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Scottish Sprint, ISIS Trailer, Gerard Drinks

Scottish Sprint, ISIS Trailer, Gerard Drinks

While You Slept

Wednesday, September 17, 2014

LAST DAY OF CAMPAIGNING IN SCOTLAND
Pro-independence and pro-union militants are campaigning for the last day in Scotland, with the latest polls ahead of tomorrow’s referendum giving the “No” to independence a slight lead, although more than 8% are still undecided, according to The Daily Mail. Newspapers across the UK are trying to weigh in on the final hours of debate, with The Daily Telegraph claiming that Scotland’s First Minister Alex Salmond “bullied” a university principal who had criticized the effects of a pro-independence vote. Rupert Murdoch’s Scottish Sun meanwhile stopped short of positioning itself and tells its readers that it’s “your voice, your choice your vote.”

ISIS REPLIES TO OBAMA IN BLOCKBUSTER TRAILER
Terrorist group ISIS has responded to last week’s statement by Barack Obama that Washington would “degrade and ultimately destroy” with a 52-second video clip that, according to The New York Times, “looks like a Hollywood trailer.” In the video, ISIS warns that “fighting has just begun” and suggests it will kill American ground forces, if any should be sent to fight them in the Middle East. The newspaper describes the timing of the video’s release as “curious,” coming just hours after Army Gen. Martin Dempsey raised this very possibility and suggested that Obama, who has so far dismissed this option, could be persuaded to change his mind, The Washington Post reports.

THOUSANDS OF GAZANS FLEEING TO EUROPE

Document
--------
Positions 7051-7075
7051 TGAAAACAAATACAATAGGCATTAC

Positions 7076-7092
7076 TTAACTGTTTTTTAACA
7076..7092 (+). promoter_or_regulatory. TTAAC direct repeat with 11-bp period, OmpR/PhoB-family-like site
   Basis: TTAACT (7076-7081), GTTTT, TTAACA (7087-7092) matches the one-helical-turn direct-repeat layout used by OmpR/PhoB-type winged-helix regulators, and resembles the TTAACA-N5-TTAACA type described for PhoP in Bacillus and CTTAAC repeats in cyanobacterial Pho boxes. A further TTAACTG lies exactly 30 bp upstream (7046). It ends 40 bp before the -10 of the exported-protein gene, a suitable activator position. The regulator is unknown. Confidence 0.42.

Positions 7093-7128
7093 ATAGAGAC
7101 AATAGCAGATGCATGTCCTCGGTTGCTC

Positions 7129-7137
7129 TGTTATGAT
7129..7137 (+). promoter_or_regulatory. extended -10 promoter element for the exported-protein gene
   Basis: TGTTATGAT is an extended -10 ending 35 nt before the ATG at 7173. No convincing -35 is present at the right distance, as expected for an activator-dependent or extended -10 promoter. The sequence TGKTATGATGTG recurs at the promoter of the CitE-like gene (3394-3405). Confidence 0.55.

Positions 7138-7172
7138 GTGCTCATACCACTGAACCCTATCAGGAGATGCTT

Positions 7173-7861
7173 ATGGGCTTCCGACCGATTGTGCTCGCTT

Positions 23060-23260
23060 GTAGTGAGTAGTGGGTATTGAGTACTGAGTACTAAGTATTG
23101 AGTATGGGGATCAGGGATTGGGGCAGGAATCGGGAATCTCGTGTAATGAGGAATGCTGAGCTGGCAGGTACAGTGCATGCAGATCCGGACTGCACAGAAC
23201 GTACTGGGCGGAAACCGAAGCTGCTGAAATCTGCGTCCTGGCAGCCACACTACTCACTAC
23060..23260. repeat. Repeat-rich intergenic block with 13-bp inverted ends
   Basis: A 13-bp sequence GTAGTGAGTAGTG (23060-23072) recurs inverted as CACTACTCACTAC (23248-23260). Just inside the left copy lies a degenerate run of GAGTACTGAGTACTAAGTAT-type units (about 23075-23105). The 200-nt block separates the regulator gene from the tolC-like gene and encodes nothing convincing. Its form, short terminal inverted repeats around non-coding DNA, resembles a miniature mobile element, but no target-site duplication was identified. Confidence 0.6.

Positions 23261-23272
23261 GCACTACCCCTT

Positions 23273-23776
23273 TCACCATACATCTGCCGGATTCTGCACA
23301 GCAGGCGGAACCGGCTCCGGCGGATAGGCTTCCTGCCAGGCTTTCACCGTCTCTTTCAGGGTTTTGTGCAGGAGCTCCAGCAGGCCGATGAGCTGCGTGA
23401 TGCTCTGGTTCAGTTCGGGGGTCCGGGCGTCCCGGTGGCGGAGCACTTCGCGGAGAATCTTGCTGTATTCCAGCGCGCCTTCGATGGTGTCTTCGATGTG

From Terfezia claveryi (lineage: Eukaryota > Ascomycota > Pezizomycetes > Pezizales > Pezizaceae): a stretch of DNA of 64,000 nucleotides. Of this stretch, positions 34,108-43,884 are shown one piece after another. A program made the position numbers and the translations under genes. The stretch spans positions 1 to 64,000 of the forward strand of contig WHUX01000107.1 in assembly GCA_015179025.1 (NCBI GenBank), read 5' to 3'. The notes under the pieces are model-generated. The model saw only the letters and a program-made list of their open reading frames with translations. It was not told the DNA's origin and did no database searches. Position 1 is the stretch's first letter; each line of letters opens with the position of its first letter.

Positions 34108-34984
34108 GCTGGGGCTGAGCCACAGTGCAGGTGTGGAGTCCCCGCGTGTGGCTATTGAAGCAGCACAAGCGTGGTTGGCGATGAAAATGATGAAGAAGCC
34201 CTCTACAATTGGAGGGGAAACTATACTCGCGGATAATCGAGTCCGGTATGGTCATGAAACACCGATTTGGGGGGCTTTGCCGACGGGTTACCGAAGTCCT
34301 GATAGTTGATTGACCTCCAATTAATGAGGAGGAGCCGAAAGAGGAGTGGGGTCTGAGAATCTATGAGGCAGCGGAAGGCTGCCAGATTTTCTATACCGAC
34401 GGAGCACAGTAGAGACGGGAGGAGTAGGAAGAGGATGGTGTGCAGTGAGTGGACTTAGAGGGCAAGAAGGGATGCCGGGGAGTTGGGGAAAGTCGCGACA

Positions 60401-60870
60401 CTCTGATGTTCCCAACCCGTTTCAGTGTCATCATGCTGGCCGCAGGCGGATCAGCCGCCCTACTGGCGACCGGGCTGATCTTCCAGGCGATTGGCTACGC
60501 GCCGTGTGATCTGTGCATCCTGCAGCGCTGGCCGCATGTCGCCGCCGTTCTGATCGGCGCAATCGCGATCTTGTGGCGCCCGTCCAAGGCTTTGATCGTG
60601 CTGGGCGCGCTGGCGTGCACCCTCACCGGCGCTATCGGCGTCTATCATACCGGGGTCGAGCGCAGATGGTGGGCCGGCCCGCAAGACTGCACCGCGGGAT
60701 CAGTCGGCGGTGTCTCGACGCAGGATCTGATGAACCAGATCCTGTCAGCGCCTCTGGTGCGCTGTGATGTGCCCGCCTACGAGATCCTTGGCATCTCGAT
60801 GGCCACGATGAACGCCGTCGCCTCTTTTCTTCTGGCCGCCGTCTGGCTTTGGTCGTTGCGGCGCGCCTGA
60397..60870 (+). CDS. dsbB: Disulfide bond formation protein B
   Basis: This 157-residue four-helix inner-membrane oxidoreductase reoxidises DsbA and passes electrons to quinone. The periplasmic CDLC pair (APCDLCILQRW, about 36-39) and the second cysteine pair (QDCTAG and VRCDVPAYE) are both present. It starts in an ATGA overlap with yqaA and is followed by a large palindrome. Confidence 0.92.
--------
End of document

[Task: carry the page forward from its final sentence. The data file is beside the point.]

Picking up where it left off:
The sinking of two boats carrying hundreds of migrants over the last week have focused the attention on the worrying fact that thousands of Palestinians from Gaza have joined Syrian and African refugees fleeing for Europe, Israeli newspaper Haaretz reports. Using a network of smugglers, who demand as much as $4000 per person, they flee Gaza via small tunnels that lead them to Egypt, where they are first transported to Port Said and then to Europe. One recent shipwreck off of Malta, which may have cost 500 lives, most of them Palestinians, does not seem to dissuade would-be refugees. “They say clearly it’s better to die at sea than die of despair and frustration in Gaza,” one resident told the newspaper.

SNAPSHOT
Katie the labrador leaps after her toy into the Savannah River in Georgia, as summer 2014 winds down in the Northern Hemisphere.

CHINA’S ECONOMIC STIMULUS
China’s Central Bank is injecting $81 billion into the country’s five largest banks in the form of three-month loans in a bid to address an economic slowdown, The Wall Street Journal reports. This comes as Janet Yellen, chairwoman of the Federal Reserve is expected to announce another $10 billion cut in its quantitative easing program, moving instead for higher interest-rates.

BRITAIN TESTS EBOLA VACCINE
Sixty volunteers in Oxford are taking part in a first trial of a vaccine, developed by GlaxoSmithKline and the U.S. National Institutes of Health, against the Ebola virus. According to the BBC, the vaccine could be used to immunize health workers in areas affected by the virus by the end of this year if the trial is successful. Yesterday, U.S. President Barack Obama warned that Ebola represented a “global threat,” while the United Nations estimated that nearly $1 billion is needed to contain the epidemic in West Africa.

VERBATIM
Noted new media professor and proselytiser Clay Shirky has a new policy in class: turn off your devices!

14
In an interview with a French magazine, Gérard Depardieu quantified just how much and what kind of booze he downs each day, typically starting before 10 a.m….with champagne.

Crunched by Marc Alves

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eyes on the U.S.

Eyes On U.S. – American Diplomacy Is Unable (Or Unwilling) To Adapt To A New World

Crises worldwide mean we need less nationalism and more cooperation, but the U.S., a weakened superpower, won't accept its diminished status.

Close up photo of a somber-looking flag of the U.S.

America the not-so-Great anymore

Juan Gabriel Tokatlian, Ginevra Falconi, Renate Mattar

-Analysis-

BUENOS AIRES — There is widespread international consensus that the post-Cold War period, which began around 1990, is over. Initially, it heralded a "new order" under the guidance of the United States, which promised stability, justice and equity but became instead a run of crises, challenges, conflicts and failures.

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